Last modified: 2022-01-08 by rob raeside
Keywords: israel | zionism |
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I recently found here postcards showing items from an exhibition entitled Blue-White in Colours that took place in 1996-1997. I assume that the exhibition was about Zionism reflected in postcards, greeting cards, posters etc. Some of the cards have flags on them:
Nahum Shereshevsky, 27 August 1998
image located by Bill Garrison, 23 August 2021
Caption: two similar but slightly different Zionist flags being carried in Zionist youth march in Tel Hai, (Israel/then British Palestine Mandate) 1937.Credit: Lazar Diner / Central Zionist Archives.
Bill Garrison, 23 August 2021
image by eljko Heimer
The book is called "Vrldens huvudstder", which
translates to "The capitals of the world". It is also
said that the book has a "complete" flag map, which it
does not, since it e.g. does not show the flag for Liechtenstein
and Manchukuo, even though the capitals of these countries are
presented inside the book. Interesting is also the flag for
Palestine, virtually the same as the flag for Israel from 1948
(even if the Magen David is black in this picture, but the flags
are overall a bit inaccurate).
Elias Granqvist, 22 April 2003
It is not the flag of "Palestine 1938" since in that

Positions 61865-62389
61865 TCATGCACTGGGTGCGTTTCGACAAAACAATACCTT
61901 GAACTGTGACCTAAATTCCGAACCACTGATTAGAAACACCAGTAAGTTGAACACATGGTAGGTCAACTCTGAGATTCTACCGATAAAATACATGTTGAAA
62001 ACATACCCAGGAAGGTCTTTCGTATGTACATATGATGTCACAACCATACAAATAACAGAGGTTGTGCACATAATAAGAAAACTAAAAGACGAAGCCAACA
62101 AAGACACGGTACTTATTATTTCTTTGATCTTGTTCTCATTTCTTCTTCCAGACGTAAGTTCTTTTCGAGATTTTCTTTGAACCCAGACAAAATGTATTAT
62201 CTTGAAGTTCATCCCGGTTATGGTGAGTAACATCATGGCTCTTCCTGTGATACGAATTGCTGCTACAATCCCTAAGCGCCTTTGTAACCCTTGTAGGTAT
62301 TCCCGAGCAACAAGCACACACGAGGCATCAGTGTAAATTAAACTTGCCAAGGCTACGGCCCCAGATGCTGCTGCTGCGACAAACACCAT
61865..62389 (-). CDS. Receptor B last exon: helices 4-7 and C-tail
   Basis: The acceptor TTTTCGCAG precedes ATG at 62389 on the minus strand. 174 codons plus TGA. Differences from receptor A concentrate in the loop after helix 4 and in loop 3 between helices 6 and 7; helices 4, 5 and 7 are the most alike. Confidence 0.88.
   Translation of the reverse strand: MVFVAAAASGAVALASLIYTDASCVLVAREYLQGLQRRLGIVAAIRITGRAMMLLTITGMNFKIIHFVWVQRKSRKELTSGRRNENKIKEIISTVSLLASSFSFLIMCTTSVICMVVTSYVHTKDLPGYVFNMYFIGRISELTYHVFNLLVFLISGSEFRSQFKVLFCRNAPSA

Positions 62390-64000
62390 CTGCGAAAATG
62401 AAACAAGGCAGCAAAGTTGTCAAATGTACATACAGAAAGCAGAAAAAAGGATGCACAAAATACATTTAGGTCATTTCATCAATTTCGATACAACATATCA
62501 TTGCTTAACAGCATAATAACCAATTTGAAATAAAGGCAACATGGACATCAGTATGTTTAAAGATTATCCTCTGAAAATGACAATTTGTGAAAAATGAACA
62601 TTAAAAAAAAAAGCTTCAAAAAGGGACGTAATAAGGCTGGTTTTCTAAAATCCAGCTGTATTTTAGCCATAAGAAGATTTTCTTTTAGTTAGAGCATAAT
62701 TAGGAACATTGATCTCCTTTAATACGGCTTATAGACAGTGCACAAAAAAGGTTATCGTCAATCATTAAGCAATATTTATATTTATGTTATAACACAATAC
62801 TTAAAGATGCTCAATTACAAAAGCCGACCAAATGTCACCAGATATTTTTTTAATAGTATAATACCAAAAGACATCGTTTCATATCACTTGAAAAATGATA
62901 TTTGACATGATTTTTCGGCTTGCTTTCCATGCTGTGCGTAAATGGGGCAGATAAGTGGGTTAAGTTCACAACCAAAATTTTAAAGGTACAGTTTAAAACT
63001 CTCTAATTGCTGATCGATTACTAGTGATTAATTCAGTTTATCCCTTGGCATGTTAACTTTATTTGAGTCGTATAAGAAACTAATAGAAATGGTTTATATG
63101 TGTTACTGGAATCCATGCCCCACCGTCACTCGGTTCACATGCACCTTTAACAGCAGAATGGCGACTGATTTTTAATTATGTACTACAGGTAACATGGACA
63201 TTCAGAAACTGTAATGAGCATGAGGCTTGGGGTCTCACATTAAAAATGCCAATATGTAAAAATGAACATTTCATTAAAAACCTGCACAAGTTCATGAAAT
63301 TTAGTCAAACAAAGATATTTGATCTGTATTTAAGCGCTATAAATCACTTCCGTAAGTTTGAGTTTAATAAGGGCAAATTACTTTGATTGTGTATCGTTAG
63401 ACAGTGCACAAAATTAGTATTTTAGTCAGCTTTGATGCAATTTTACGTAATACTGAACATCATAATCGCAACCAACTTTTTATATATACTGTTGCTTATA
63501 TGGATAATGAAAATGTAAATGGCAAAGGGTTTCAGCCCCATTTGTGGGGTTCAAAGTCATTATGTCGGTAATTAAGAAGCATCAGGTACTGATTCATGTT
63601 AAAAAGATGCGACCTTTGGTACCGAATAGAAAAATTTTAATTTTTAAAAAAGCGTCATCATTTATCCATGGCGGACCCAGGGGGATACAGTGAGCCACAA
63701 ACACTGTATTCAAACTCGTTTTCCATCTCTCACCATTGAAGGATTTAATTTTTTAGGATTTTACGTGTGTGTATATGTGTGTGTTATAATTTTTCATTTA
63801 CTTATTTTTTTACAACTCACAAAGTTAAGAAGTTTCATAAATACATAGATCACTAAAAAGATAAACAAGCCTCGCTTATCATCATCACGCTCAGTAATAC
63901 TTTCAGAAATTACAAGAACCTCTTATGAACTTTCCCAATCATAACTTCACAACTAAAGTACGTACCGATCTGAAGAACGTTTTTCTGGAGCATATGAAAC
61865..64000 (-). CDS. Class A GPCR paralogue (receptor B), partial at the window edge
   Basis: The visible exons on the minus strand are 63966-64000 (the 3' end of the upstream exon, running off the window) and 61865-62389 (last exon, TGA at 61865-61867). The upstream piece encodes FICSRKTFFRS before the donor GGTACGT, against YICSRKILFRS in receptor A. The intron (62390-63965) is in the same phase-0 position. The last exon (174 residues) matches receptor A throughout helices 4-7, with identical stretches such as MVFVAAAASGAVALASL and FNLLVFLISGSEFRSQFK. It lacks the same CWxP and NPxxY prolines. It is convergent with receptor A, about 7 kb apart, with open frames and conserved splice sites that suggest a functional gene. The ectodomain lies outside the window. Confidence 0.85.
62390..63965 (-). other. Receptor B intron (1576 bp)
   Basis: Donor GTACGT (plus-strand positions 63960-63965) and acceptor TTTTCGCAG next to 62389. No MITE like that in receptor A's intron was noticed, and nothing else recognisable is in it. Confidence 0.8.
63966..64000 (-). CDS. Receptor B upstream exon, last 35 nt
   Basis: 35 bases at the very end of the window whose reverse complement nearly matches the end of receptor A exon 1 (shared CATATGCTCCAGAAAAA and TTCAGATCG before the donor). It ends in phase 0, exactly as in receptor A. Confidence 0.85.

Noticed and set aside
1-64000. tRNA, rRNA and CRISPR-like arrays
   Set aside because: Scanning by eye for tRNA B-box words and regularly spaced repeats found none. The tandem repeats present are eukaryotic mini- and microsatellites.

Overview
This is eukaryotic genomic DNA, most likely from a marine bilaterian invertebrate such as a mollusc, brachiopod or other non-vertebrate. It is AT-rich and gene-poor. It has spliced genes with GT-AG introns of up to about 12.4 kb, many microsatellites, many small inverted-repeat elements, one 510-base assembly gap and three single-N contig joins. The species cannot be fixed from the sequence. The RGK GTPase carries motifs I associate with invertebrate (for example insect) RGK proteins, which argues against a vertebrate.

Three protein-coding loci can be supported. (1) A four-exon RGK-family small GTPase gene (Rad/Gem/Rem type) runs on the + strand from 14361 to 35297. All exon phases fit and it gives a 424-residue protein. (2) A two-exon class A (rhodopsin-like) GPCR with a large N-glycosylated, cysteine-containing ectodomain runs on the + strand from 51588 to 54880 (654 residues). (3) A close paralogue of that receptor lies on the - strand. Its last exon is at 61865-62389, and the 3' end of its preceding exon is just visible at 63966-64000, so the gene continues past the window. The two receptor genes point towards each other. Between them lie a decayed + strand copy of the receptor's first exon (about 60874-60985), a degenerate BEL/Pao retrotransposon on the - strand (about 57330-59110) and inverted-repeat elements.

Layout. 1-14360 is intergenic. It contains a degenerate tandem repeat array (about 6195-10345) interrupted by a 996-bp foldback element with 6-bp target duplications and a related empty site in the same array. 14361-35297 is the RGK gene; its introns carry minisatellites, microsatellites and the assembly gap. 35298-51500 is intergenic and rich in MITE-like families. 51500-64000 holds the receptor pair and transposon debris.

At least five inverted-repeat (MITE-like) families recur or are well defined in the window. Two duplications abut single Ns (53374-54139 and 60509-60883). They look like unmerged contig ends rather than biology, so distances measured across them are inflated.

era it was the british ensigns that should represent the mandate
government, while the current Israeli flag (always with blue
Magen David) was the flag of the Zionist Federations and the
de-facto flag of the Jewish population.
Dov Gutterman, 7 July 2003
image by Jaume Ollé
The flag of the Palestine Jews pre-1939, according to the
Jaume Ollé, 11 January 1998
I recently bought an atlas from 1932 when I was in Frankfurt,
Germany. Inside there was a loose map, entitled Der Nahe
Osten (The Near East). The map was from the Deutsche
Allgemeine Zeitung newspaper and printed in 1941. Along the
side of the map are short political histories and pictures of
flags from the following nations: Egypt, Albania, Bulgaria,
Greece, Iraq, Iran, Yugoslavia, Palestine, Romania, Saudi Arabia,
the Soviet Union, Syria, Transjordan and Turkey.
The flag for Palestine is a simple blue over white. Maybe the German paper used that flag and omitted the Jewish symbol?
Roger Moyer, 9 November 1996